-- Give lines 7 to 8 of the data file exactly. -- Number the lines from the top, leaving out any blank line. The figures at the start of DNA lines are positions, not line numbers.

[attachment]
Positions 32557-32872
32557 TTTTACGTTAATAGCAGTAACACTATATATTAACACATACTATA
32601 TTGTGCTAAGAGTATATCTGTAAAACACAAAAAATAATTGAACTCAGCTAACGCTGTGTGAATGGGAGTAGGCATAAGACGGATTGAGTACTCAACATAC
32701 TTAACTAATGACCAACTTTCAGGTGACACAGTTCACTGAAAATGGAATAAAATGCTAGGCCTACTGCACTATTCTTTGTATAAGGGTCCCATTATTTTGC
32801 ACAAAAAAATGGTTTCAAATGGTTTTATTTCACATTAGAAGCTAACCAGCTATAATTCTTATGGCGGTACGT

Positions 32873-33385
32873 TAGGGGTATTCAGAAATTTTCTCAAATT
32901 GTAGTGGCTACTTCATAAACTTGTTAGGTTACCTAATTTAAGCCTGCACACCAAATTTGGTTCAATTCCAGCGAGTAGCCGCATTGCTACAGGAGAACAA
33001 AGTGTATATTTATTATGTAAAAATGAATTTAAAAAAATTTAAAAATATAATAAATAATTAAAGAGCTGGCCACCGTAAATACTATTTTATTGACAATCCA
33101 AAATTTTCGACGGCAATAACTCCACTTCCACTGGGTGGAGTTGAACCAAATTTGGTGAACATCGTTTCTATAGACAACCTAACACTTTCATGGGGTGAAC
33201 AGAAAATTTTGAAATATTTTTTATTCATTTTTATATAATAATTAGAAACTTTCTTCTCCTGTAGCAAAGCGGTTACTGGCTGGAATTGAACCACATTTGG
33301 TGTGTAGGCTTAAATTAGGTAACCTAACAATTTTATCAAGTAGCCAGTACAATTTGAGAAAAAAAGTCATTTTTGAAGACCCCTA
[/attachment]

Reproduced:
32873 TAGGGGTATTCAGAAATTTTCTCAAATT
32901 GTAGTGGCTACTTCATAAACTTGTTAGGTTACCTAATTTAAGCCTGCACACCAAATTTGGTTCAATTCCAGCGAGTAGCCGCATTGCTACAGGAGAACAA